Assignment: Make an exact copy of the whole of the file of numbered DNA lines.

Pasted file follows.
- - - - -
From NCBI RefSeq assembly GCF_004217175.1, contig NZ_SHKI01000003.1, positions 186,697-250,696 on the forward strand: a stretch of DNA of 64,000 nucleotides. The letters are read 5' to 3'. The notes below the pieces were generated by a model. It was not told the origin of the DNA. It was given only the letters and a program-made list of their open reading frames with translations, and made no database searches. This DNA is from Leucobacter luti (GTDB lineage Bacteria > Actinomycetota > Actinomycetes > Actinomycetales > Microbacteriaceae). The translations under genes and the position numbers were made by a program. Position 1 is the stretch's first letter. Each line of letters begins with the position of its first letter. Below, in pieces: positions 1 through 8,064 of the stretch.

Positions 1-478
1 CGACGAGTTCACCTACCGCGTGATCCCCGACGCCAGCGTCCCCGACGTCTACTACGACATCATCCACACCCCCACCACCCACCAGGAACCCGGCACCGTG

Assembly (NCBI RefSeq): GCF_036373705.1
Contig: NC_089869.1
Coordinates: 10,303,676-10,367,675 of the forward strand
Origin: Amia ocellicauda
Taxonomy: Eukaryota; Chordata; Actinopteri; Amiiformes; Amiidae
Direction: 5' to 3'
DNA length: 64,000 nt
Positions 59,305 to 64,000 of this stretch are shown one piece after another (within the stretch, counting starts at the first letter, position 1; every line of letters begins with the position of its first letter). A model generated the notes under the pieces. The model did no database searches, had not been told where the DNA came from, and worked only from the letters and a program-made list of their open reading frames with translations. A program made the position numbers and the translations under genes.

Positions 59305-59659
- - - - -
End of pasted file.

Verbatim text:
From NCBI RefSeq assembly GCF_004217175.1, contig NZ_SHKI01000003.1, positions 186,697-250,696 on the forward strand: a stretch of DNA of 64,000 nucleotides. The letters are read 5' to 3'. The notes below the pieces were generated by a model. It was not told the origin of the DNA. It was given only the letters and a program-made list of their open reading frames with translations, and made no database searches. This DNA is from Leucobacter luti (GTDB lineage Bacteria > Actinomycetota > Actinomycetes > Actinomycetales > Microbacteriaceae). The translations under genes and the position numbers were made by a program. Position 1 is the stretch's first letter. Each line of letters begins with the position of its first letter. Below, in pieces: positions 1 through 8,064 of the stretch.

Positions 1-478
1 CGACGAGTTCACCTACCGCGTGATCCCCGACGCCAGCGTCCCCGACGTCTACTACGACATCATCCACACCCCCACCACCCACCAGGAACCCGGCACCGTG

Assembly (NCBI RefSeq): GCF_036373705.1
Contig: NC_089869.1
Coordinates: 10,303,676-10,367,675 of the forward strand
Origin: Amia ocellicauda
Taxonomy: Eukaryota; Chordata; Actinopteri; Amiiformes; Amiidae
Direction: 5' to 3'
DNA length: 64,000 nt
Positions 59,305 to 64,000 of this stretch are shown one piece after another (within the stretch, counting starts at the first letter, position 1; every line of letters begins with the position of its first letter). A model generated the notes under the pieces. The model did no database searches, had not been told where the DNA came from, and worked only from the letters and a program-made list of their open reading frames with translations. A program made the position numbers and the translations under genes.

Positions 59305-59659